Dec-13-17
Premium Chessgames Member
  WorstPlayerEver: <Just like you can't convince a religious person with arguments of science.>

<Sokrates>

Arguments of science? Science itself has no arguments. Which you probably did not realize, when you wrote such nonsense.

I suppose you mean the logic of scientific arguments. That logic tells me, ironically, that one can't convince a religious person.

Simply because science denies the concept of a conscious moderator when it comes to general existence. Et voilá! There you have YOUR *logic*

In comparison to the *logic* of a religious person, who denies a random factor, considered general existence.

Ironically, it's the same factor *random*, which is declared as the holy grail by our *logically* operating scientists regarded to that same existence.

Beware: it's not that both camps have any REASON, whatsoever, to make a call on reality with their claim. Go figure how pathetic it is!

It's just like two kids yelling yes! and no! to each other when they are having an argument.

And you're just one of those kids. Btw... it's YOUR turn, if I am correct..

Dec-13-17
Premium Chessgames Member
  Sokrates: <WorstPlayerEver> Wow, what a hurricane of words! I am slain to the ground gasping for air. You are obviously making comprehensive efforts to insult me, but - sorry to disappoint you - it doesn't work.

I have read your response a couple of times to understand its substance - but I failed. Probably because I am not at your high level, so please bear with me.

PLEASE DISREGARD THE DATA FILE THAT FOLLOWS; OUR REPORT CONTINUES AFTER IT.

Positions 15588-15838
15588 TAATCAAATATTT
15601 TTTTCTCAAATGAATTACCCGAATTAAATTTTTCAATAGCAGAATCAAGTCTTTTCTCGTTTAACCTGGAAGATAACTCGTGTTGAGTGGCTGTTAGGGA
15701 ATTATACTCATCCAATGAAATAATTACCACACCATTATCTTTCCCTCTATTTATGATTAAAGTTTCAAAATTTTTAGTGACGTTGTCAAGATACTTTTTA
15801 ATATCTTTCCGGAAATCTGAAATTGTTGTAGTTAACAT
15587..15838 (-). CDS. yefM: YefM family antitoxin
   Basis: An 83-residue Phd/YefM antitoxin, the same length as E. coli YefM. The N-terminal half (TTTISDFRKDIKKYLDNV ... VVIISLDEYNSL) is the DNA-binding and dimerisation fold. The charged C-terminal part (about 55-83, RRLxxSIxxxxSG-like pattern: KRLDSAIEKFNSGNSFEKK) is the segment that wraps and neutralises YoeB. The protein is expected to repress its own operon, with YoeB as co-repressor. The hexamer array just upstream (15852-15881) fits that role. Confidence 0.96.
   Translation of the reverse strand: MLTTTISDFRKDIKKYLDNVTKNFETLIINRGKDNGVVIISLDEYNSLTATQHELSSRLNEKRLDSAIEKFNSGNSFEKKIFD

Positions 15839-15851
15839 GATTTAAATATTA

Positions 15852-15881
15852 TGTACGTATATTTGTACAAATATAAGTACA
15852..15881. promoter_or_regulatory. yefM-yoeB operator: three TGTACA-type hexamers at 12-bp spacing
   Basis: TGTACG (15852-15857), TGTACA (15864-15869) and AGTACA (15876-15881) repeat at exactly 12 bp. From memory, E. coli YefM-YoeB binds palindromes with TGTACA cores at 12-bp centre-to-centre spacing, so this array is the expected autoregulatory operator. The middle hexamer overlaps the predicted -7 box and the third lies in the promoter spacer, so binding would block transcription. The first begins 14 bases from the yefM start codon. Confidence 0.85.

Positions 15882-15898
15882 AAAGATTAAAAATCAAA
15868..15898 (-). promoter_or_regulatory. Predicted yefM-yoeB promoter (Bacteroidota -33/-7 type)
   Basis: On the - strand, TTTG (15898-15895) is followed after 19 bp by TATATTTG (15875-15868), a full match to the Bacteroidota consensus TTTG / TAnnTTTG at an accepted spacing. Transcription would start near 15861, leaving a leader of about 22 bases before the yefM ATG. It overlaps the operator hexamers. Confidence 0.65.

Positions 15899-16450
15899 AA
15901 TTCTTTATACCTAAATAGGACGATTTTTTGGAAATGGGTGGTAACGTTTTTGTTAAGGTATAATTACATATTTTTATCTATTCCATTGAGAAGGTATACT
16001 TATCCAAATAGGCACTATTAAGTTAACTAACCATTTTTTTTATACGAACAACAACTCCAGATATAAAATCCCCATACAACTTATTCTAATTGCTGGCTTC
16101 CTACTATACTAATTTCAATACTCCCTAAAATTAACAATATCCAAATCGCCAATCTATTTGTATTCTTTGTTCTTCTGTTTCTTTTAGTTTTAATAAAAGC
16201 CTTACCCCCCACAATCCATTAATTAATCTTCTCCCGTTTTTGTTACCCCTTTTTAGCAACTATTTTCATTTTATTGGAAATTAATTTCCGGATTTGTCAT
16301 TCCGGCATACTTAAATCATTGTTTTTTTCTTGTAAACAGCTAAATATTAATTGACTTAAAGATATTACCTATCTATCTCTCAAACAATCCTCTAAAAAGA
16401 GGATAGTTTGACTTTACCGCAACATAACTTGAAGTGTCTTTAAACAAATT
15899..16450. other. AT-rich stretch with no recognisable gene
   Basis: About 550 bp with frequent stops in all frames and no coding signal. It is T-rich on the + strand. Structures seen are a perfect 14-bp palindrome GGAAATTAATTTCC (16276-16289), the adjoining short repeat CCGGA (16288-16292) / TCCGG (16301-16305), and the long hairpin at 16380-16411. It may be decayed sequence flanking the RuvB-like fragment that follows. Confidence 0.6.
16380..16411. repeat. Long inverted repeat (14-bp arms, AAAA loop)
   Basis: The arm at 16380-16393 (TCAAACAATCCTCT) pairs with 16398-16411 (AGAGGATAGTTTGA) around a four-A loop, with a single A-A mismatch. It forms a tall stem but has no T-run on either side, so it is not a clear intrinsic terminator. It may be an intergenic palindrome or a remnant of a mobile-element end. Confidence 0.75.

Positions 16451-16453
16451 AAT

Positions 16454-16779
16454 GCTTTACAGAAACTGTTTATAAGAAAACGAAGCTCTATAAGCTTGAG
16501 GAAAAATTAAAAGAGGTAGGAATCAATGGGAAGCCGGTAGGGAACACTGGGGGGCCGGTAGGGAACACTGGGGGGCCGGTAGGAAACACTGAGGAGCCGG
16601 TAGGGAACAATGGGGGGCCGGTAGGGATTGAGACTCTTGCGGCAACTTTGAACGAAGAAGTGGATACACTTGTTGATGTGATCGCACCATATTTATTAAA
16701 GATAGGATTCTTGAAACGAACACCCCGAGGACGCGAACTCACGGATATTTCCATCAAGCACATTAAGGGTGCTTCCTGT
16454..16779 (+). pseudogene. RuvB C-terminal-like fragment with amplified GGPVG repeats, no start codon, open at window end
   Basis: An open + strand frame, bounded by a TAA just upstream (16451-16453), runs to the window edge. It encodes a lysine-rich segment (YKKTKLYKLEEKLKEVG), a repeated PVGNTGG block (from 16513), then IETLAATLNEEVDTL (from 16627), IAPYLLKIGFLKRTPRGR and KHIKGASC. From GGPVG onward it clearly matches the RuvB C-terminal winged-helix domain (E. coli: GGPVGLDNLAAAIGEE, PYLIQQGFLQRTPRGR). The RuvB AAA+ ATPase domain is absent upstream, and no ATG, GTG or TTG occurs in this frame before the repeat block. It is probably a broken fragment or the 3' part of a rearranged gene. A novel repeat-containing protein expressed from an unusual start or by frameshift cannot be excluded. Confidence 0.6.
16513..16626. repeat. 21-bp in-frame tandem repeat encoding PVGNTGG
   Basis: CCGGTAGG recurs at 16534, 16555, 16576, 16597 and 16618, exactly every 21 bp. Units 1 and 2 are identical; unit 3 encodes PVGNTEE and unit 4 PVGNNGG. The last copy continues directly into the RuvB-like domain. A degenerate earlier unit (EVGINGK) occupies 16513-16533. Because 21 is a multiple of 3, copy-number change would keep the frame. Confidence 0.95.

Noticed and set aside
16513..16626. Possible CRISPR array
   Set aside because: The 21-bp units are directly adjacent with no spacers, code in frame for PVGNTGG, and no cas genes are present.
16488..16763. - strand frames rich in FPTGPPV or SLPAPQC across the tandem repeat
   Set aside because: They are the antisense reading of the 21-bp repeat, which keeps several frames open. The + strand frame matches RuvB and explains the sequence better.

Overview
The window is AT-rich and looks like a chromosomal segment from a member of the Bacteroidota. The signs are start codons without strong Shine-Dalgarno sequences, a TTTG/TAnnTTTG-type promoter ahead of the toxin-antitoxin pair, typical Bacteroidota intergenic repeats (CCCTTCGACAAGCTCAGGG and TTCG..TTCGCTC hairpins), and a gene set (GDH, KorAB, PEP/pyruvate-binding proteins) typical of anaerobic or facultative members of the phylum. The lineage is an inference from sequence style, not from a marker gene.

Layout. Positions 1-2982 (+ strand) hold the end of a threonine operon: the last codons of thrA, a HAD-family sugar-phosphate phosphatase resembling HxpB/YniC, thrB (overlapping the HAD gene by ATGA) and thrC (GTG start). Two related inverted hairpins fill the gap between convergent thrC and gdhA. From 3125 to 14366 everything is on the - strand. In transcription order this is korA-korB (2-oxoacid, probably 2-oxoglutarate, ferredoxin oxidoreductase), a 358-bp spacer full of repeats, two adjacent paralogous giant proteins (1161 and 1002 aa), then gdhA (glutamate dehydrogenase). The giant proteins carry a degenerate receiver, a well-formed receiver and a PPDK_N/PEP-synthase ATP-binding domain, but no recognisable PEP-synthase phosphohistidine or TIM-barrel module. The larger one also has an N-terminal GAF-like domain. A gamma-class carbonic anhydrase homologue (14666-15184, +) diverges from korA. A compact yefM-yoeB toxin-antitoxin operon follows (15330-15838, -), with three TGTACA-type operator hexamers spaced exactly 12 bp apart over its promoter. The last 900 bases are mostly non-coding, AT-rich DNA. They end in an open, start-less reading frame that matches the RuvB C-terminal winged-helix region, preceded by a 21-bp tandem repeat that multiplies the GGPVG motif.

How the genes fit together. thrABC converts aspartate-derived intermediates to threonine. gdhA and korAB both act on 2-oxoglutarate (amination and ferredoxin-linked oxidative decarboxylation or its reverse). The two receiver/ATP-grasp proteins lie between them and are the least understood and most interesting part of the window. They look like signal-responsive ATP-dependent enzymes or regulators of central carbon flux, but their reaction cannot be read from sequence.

Dec-13-17
Premium Chessgames Member
  WorstPlayerEver: <Sokrates>

Well, it's pretty low level, actually.

Usually when people are insulted by someone who gives an alternative vision, it simply means they have no argument.

Dec-13-17
Premium Chessgames Member
  Sokrates: <WorstPlayerEver: <Sokrates> Well, it's pretty low level, actually.
Usually when people are insulted by someone who gives an alternative vision, it simply means they have no argument.>

I hesitate to reveal my codex in such cases, but here you go: It takes a person of great calibre to insult me.

Dec-13-17
Premium Chessgames Member
  AylerKupp: <<tuttifrutty> Yes I do, I see Wesley finding ways to beat these elite players one by one...and take my word for it... Magnus is...next.>

At this level any player can defeat any other player, even Carlsen. So is certainly a top player and will eventually defeat Carlsen in a classical time control game, just like Nakamura eventually did. That's not a trend, that's perseverance and the rules of probability And I wonder where or when you looked up the definition of "trend". Clearly you just didn't understand it since what I showed by looking at So's quarterly rating averages was a <change in a general direction>. Which apparently you failed to see.